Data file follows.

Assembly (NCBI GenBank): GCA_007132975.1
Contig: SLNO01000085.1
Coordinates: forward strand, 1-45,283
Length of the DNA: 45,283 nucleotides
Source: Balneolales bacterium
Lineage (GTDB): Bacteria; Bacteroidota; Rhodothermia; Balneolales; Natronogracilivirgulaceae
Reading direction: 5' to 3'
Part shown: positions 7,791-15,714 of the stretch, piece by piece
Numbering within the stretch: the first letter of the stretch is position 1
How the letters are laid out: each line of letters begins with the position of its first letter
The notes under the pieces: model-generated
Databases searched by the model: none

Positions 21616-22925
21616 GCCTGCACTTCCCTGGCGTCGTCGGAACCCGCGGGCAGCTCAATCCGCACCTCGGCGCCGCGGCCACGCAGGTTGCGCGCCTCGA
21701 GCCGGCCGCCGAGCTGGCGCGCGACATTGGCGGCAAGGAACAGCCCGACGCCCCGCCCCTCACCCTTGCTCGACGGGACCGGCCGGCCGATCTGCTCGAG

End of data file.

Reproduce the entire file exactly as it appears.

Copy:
Assembly (NCBI GenBank): GCA_007132975.1
Contig: SLNO01000085.1
Coordinates: forward strand, 1-45,283
Length of the DNA: 45,283 nucleotides
Source: Balneolales bacterium
Lineage (GTDB): Bacteria; Bacteroidota; Rhodothermia; Balneolales; Natronogracilivirgulaceae
Reading direction: 5' to 3'
Part shown: positions 7,791-15,714 of the stretch, piece by piece
Numbering within the stretch: the first letter of the stretch is position 1
How the letters are laid out: each line of letters begins with the position of its first letter
The notes under the pieces: model-generated
Databases searched by the model: none

Positions 21616-22925
21616 GCCTGCACTTCCCTGGCGTCGTCGGAACCCGCGGGCAGCTCAATCCGCACCTCGGCGCCGCGGCCACGCAGGTTGCGCGCCTCGA
21701 GCCGGCCGCCGAGCTGGCGCGCGACATTGGCGGCAAGGAACAGCCCGACGCCCCGCCCCTCACCCTTGCTCGACGGGACCGGCCGGCCGATCTGCTCGAG